@chesscanoe:

      For light, casual use, LibreOffice is a no-brainer substitute for MS Office. The only thing I really miss for that kind of use is MS Word’s envelope wizard (or whatever they call it), which automatically generates and places a US Postal Service barcode in the right place. Last I checked, you’d have to download a barcode font from USPS (which I did) and be an expert LibreOffice macro-writer (which I’m not) to even come *close* in LibreOffice.

      For advanced use, there is a definite learning curve if you switch, and if you rely heavily on certain functions and features that are (currently) exclusive to MS Office, you might not want to switch at all. I hear this most often from Excel users.

      One thing not brought up so far is that MS Office seems to be moving in the direction of becoming a cloud-only (or at least a hybrid local+cloud) suite, which has serious privacy implications. Just a week or two ago, the Dutch government told its employees not to use Office Online — recently renamed to just “Office,” hint, hint — because they had (once again) caught Microsoft storing data on US servers not subject to EU privacy laws. The South Korean government is switching from Windows to Linux because of similar concerns with Windows 10. In short, if you want to keep your data private, LibreOffice is a much more attractive option than MS Office, notwithstanding any learning curves and missing features.

      PS: My biggest problem is that all three of my laptops are, like, *one* generation too old to support LibreOffice’s advanced font-handling features, so the horizontal character spacing in my documents looks *awful* to anyone who’s not completely blind to good typography. But I should be getting a new computer within a year or two, and at that point I will supposedly be able to produce professional-typesetting-caliber output. I’m looking forward to it.

  3. Franck said on August 8, 2019 at 10:02 pm
    Reply

    It looks very promising, I am eager to install it !

  4. ULBoom said on August 8, 2019 at 10:22 pm
    Reply

    Libre, works great!

  5. Mark Hazard said on August 8, 2019 at 11:46 pm
    Reply

    I use LibreOffice and I like it.
    Will install the new release anon.

  6. Clairvaux said on August 8, 2019 at 11:48 pm
    Reply

    Sorry for a maintenance post.

    I have started receiving email alerts about comments that seem to be duplicates. They arrive in bulk (maybe 50 at a time, or more) and are relevant to many old posts. So I assume this is a bug, or a mistake. I had to write a rule to bin them all. Has anyone else seen that ?

    As I am writing this, I see that there is no more option to subscribe to alerts for new comments. Cloud that be part of the bug / change ?

    1. Yuliya said on August 8, 2019 at 11:57 pm
      Reply

      Interesting, yesterday that option was in place, I remember I was staring at it as I tested something in firefox and that browser can’t render it properly. Regardless, it’s gone, but I’m not receiving any e-mail. I never did as I never subscribed to e-mail responses.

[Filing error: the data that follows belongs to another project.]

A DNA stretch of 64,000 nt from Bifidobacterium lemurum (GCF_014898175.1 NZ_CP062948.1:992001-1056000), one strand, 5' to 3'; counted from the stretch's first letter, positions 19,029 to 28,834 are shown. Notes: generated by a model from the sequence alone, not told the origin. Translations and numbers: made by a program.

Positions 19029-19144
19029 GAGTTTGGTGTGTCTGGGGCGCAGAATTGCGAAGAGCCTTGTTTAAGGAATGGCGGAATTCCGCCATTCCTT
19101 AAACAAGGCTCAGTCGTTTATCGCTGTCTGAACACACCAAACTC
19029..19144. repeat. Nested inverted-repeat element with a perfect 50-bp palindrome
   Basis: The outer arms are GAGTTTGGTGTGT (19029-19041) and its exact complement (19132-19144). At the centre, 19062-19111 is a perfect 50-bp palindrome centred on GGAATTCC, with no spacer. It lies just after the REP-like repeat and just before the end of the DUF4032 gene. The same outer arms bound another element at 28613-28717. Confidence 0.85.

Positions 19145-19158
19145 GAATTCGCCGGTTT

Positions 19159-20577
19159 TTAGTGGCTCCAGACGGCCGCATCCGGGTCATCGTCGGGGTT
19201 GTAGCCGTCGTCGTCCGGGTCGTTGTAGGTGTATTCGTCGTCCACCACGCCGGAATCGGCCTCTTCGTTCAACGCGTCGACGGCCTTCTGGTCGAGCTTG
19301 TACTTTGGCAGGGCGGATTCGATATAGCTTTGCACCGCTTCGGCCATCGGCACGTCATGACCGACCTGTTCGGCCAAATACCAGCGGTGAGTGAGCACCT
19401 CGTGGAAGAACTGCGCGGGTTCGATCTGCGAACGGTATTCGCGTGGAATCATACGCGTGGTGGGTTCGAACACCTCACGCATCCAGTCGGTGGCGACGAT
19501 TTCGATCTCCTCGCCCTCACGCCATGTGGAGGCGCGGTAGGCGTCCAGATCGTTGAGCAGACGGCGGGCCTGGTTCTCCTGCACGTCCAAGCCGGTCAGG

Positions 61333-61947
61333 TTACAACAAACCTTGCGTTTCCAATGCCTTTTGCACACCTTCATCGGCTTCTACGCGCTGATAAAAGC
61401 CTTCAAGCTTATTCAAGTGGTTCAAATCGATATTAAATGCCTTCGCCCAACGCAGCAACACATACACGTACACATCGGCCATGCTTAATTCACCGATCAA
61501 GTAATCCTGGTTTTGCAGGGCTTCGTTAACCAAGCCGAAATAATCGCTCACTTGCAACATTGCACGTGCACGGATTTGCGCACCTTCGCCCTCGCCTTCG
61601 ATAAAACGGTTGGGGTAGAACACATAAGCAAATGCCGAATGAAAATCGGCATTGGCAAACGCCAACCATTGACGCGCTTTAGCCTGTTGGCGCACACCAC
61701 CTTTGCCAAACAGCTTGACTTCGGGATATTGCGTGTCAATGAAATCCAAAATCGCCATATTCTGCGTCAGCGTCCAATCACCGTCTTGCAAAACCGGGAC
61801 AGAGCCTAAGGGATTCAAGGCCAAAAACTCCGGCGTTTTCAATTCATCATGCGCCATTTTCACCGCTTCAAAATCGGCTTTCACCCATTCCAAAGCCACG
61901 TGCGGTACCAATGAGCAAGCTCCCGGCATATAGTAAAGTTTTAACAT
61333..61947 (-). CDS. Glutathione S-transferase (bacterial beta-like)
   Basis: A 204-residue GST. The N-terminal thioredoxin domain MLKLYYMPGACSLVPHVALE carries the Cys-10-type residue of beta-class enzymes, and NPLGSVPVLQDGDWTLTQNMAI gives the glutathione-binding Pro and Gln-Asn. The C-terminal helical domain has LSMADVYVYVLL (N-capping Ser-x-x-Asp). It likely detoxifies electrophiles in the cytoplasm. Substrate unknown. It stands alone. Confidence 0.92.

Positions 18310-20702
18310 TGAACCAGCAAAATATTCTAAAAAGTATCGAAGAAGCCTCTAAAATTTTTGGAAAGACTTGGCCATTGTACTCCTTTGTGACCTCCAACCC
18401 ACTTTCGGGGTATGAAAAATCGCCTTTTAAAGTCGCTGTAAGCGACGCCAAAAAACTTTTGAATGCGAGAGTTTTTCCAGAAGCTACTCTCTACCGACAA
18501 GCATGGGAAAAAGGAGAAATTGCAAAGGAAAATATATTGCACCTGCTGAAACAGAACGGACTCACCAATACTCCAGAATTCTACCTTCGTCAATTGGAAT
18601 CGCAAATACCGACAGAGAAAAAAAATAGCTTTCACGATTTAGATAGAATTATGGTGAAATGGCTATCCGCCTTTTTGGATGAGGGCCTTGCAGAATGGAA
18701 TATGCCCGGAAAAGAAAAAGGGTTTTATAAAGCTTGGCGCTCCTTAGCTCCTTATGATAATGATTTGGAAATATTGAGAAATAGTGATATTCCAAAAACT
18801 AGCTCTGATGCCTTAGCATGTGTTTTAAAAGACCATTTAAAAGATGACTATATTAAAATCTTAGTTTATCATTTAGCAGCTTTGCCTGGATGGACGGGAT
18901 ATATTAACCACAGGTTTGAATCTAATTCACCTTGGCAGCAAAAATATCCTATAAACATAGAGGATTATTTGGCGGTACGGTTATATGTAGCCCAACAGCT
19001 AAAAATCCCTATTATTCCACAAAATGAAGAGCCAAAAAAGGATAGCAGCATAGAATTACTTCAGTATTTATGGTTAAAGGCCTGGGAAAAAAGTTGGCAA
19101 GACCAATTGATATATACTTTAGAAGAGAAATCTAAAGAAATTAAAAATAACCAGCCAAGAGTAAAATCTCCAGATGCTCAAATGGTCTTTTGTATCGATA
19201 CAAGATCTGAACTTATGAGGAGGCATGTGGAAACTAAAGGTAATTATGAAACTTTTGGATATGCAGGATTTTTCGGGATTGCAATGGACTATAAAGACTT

2. Klaas Vaak said on August 9, 2019 at 9:44 am
      Reply

      @Clairvaux: I also received those old email alerts – 200 odd. I am not as tech savvy as you are so did not write a rule but deleted them manually.

    3. Martin Brinkmann said on August 9, 2019 at 9:51 am
      Reply

      Apologies for that: mail sending was enabled again on the host and the old queue was sent out. It won’t happen again, I had to disable the subscribe to comments plugin because it caused quite a few issues on the site.

  7. stefann said on August 9, 2019 at 12:29 am
    Reply

    A no go for me – it wants to install an update from Microsoft ! No thanks ! (My Windows 7 x64 hasn’t been updates since May 2017 and is stable. Any later update will make it buggy !)

    1. ilev said on August 9, 2019 at 7:54 am
      Reply

      Wait for the portable version in a couple of weeks.
      I use only the portable versions.

    2. pbr said on August 10, 2019 at 4:51 pm
      Reply

      The update in question is KB2999226 and is discussed here: https://bugs.documentfoundation.org/show_bug.cgi?id=122134 . Fwiw, I noted the attempt to install the update during installation; however, it is nowhere to be found on my computer after installation is completed (Win10, build 1803) because, I’m guessing, it is not needed by the current OS.

  8. pbr said on August 9, 2019 at 1:13 am
    Reply

    Does this release address the LibreLogo vulnerability which was supposed to have been fixed in 6.2.5 but apparently wasn’t? Or does the fix still consist of not installing the LibreLogo component, per the 30 Jul 2019 Register article “Fix LibreOffice now to thwart silent macro viruses – and here’s how to pwn those who haven’t”? (Sometimes I wish The Register wouldn’t go out of its way to throw snark into their headlines — but that’s The Reg.)

  9. Anonymous said on August 9, 2019 at 6:47 am
    Reply

    You note “The new version can be downloaded for all supported operating systems from the official project website or by using built-in updating functionality.”

    That built-in updating feature never worked for me.
    If I select “Check for Updates” it returns “LibreOffice 6.2 is up to date”

    Does “Check for updates” work for you?
    I am running it on Windows 7 and 10.

    1. Martin Brinkmann said on August 9, 2019 at 6:49 am
      Reply

      It may return an older version at this time, but this should change soon. If you cannot wait to upgrade, do a manual download and install instead as this will work 100%.

    2. sunnytimes said on August 9, 2019 at 2:37 pm
      Reply

      use ninite.com .. works like a champ for me on the many many computers i need to keep updated.